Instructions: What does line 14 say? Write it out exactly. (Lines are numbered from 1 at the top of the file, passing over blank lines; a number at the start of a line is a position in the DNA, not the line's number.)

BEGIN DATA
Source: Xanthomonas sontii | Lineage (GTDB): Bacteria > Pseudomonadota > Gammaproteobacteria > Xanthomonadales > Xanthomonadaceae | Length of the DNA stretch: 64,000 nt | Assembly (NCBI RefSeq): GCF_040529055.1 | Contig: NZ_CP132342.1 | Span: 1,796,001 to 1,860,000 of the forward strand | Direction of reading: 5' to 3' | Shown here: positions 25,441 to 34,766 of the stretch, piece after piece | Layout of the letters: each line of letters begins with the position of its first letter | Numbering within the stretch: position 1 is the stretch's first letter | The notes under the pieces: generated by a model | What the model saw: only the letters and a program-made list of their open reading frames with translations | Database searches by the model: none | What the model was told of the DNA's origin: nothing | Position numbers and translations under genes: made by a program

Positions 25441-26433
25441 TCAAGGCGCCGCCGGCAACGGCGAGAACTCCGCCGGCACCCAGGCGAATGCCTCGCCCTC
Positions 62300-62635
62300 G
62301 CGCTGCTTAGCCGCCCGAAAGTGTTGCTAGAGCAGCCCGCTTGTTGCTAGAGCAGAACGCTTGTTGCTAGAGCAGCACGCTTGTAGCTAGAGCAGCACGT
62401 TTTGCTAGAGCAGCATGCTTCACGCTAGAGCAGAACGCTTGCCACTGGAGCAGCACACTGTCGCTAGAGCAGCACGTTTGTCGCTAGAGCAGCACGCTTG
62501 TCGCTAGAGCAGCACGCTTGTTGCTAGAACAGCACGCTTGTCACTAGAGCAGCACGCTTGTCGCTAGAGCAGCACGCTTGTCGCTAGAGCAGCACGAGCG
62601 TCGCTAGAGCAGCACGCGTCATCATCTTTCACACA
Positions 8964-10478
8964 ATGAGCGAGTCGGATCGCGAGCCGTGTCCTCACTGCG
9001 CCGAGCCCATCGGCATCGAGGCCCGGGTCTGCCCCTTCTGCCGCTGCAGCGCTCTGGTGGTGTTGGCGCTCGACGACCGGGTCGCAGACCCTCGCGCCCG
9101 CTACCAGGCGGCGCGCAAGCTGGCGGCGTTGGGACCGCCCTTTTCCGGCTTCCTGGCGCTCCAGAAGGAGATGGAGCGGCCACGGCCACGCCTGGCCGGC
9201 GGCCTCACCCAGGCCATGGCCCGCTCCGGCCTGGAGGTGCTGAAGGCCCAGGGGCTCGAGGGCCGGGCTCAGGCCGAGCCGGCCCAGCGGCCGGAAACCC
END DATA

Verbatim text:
9201 GGCCTCACCCAGGCCATGGCCCGCTCCGGCCTGGAGGTGCTGAAGGCCCAGGGGCTCGAGGGCCGGGCTCAGGCCGAGCCGGCCCAGCGGCCGGAAACCC